SYDNEY, March 27, 2012 (LifeSiteNews.com) - While votes are still being counted, the number of political candidates who are members of the pro-abortion organization Emily’s List in the Queensland parliament appears to have been reduced from as many as 13 to as few as one.
Before the election, the Emily’s List Australia website allowed the public to donate as much as $AUD 2,500 individually to a list of nine candidates, each of whom had signed a ‘pro-choice pledge.’
All of those candidates, bar one, have been swept from parliament. Anna Bligh - the premier of Queensland and an Emily’s List member - resigned the day after the election, after her party suffered the worst defeat of a sitting government in Queensland history.
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A further three Emily’s List members had previously announced that they would retire at the time of the 2012 state election. They are now listed as “Former State/Territory Members of Parliament” on the Emily’s List Website.
Yet another three MPs had been previously listed as Emily’s List members but were not listed online prior to the election. One of these MPs, Jo-Ann Miller, retained her seat.
In Australia Emily’s List, known in the United States for supporting pro-abortion Democratic candidates, only funds candidates of the Australian Labor Party (ALP) who adhere to its principles. While votes are still being counted for the March 24 Queensland election, the ALP is predicted to retain just eight seats, after holding 51 after the last election in 2009.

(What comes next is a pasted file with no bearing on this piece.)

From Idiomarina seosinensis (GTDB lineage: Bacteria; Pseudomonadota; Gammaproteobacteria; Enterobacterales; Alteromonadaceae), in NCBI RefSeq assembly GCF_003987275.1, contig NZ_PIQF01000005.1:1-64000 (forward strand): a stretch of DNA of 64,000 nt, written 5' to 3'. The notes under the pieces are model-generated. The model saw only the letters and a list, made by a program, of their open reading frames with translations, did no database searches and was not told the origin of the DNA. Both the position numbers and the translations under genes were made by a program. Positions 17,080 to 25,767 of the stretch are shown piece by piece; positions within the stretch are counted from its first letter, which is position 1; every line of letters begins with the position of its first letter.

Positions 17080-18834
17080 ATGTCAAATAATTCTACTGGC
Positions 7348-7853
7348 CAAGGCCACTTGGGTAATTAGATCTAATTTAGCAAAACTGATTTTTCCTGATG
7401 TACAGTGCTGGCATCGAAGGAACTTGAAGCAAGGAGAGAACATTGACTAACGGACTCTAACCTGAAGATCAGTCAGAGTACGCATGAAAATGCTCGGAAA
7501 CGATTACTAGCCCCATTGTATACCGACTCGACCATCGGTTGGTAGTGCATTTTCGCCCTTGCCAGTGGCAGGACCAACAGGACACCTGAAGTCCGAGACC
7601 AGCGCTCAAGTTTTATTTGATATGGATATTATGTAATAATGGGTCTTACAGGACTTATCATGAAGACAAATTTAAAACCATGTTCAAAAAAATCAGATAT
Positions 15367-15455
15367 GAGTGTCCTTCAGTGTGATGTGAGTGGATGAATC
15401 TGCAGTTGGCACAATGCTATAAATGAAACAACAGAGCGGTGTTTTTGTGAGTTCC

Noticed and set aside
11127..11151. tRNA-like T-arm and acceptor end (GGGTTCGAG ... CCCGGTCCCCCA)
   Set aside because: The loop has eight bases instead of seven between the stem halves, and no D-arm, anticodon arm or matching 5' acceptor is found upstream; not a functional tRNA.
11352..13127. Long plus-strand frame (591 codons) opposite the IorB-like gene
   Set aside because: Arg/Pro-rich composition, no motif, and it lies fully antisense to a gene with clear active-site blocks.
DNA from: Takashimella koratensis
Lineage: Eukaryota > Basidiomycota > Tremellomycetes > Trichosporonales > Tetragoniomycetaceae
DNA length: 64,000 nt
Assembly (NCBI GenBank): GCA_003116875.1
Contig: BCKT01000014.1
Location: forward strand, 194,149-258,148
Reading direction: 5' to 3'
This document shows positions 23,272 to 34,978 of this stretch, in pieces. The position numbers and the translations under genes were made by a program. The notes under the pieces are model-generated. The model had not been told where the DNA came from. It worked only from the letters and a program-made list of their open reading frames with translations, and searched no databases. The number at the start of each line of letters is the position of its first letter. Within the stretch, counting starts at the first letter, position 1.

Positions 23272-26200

Luke McCormack, spokesperson for the Queensland Branch of the Australian Family Association, partly attributed Labor’s losses to the presence of Emily’s List members in parliament.
“One of the reasons Labor is on the nose is because the party no longer honours traditional labour values,” he said. “And one of the reasons for this is the successful infiltration of the feminist network EMILY’s list, which promotes radical feminist policies that financially manipulate families, and also promotes abortion law reform that allows terminations for any or no reason right up until full-term.”
Although votes are still being counted, it appears that only one of the 26 candidates who told the organization Pro-Choice Queensland that they would support a bill to decriminalize abortion has been elected.
Queensland pro-life groups had been expecting a push to decriminalize abortion after the 2009 election, when Emily’s List Member Anna Bligh was re-elected as state premier.
Graham Preston, the Queensland Co-ordinator of Right to Life Australia, said he now expects the status-quo to be maintained by the new Liberal National Party government. “I don’t know how much people voted out Emily’s Listers because they were pro-abortion or how much it was just a general swing against Labor, and to be honest it was probably more the latter,” he said. “We would like to think there would be good things under the new government, but to be honest we don’t think they’ll make any moves to make abortion more difficult in Queensland, but we don’t think they’ll make any moves to make it easier either.”
Teresa Martin, the state president of Cherish Life Queensland, urged Queenslanders not to be complacent. “We urge you to make contact with your new Member on a regular basis and keep the pressure on them to be held accountable in pro-life matters,” she said.
Australian Prime-Minister Julia Gillard, who wrote the constitution for Emily’s List in Australia, told reporters on Monday she was surprised by the scale of the ALP’s loss in the Queensland election.